After she has tried out each finger in a bionic hand shape, she can open her hands out once more to play. Ask her to play her piece with regular fingering now, but imagining that a thumb is strengthening each finger, or that her fingers are as firm as a pencil. Don’t rush her to play legato with her bionic hands but, if she does try it herself and manages to keep her fingertips firm, don’t discourage her either.
Assign practice of each of these stages, reducing the number of steps according to the amount of time your student has to practice each day. For example, if she has time for three repetitions she should do the first with bionic pencil hands, the second with bionic braced fingers (she can choose which finger) and the third with an open hand shape. Continue to assign this type of practice until the floppy finger predicament is cured, and reassign if it returns at any stage.
Cure 2: Tap Drills
Isolating the action required to play the piano from the actual piano keys can really help students who are struggling to control that pesky top finger joint. You will have to be very persistent with this technique, and it’s best if the parents are helping out at home too. Over time, though, the condition should improve and you will be able to rely on your student’s firm fingertips.
Close the piano lid or move to a table and place your student’s music in front of both of you. Hold your right hand over the hard surface and demonstrate by tapping down with your fingertip in a nice curved shape. Ask your student to copy you, and try out each finger. Correct her action as needed, explaining which part of the finger she should be tapping with and the right technique to use.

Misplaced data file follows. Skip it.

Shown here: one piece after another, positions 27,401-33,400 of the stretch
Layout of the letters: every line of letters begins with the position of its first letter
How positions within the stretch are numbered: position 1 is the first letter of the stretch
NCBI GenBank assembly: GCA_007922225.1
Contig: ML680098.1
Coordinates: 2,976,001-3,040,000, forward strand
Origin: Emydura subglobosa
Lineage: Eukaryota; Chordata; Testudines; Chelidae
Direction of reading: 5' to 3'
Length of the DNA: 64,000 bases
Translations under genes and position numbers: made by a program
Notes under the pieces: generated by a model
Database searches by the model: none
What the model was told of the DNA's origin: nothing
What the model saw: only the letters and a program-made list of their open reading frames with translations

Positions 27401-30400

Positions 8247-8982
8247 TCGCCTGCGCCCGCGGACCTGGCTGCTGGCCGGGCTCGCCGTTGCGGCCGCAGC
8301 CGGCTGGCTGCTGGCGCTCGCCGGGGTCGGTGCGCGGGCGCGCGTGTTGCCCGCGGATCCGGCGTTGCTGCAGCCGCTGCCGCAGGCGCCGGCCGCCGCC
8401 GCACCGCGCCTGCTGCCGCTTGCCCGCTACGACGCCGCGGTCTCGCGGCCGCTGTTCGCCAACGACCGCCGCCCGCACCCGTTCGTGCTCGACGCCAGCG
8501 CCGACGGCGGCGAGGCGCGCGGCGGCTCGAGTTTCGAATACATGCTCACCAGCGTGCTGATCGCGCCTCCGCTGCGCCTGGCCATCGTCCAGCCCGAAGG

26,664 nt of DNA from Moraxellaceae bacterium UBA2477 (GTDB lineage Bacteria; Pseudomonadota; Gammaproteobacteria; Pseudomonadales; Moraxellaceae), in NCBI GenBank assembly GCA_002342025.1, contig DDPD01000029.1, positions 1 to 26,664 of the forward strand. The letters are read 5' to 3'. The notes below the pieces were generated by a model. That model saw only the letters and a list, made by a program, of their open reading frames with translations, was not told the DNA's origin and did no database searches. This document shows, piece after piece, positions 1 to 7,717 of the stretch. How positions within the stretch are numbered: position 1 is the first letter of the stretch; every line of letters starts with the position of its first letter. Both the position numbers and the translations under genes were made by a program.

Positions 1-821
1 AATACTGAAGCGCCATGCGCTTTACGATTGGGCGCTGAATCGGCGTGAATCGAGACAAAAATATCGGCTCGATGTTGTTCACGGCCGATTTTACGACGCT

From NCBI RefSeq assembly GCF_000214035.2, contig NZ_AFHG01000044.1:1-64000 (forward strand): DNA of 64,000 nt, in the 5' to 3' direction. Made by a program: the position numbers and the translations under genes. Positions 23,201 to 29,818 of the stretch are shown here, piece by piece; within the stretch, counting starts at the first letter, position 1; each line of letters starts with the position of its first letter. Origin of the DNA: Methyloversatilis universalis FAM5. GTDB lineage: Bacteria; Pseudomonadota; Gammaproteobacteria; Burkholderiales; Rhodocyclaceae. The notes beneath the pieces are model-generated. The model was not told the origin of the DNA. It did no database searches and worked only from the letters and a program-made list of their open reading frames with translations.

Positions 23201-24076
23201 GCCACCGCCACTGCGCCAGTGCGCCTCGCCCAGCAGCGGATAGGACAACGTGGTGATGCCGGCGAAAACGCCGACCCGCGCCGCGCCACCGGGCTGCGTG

After warming up in this way with each hand, tap out your student’s piece together. Tap the right hand first, then the left, and then hands together, all the time watching her hands for any collapsing fingers or odd techniques.
Once the ‘Tap Drills’ are completed, return to the keys and tell her to keep the same firm feeling in her fingertips that she had while tapping it out. If a finger does fall down, pause the playing and ask her to tap that finger on the fallboard or bench to “test” it, and then restart from that spot. Repeat the ‘Tap Drills’ before each and every piece.
Assign ‘Tap Drills’ for each piece during the week and ask a parent to help with reminders if possible. You may need to assign fewer pieces due to the extra time it will take your student to practice each one, but it will be worth it if you can fix her floppy finger predicament. It’s important that you follow through with this in the next lesson and continue to expect the ‘Tap Drills’ before each piece. Over time, your student will carry the process over to her home practice if she forms the habit during the lesson.
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What’s the most common piano ailment in your studio?
Are floppy fingertips in your top ten? Perhaps you’ve seen a more unusual ailment cropping up lately? I’d love to hear about your experiences in the comments below or in the Vibrant Music Studio Teachers community on Facebook.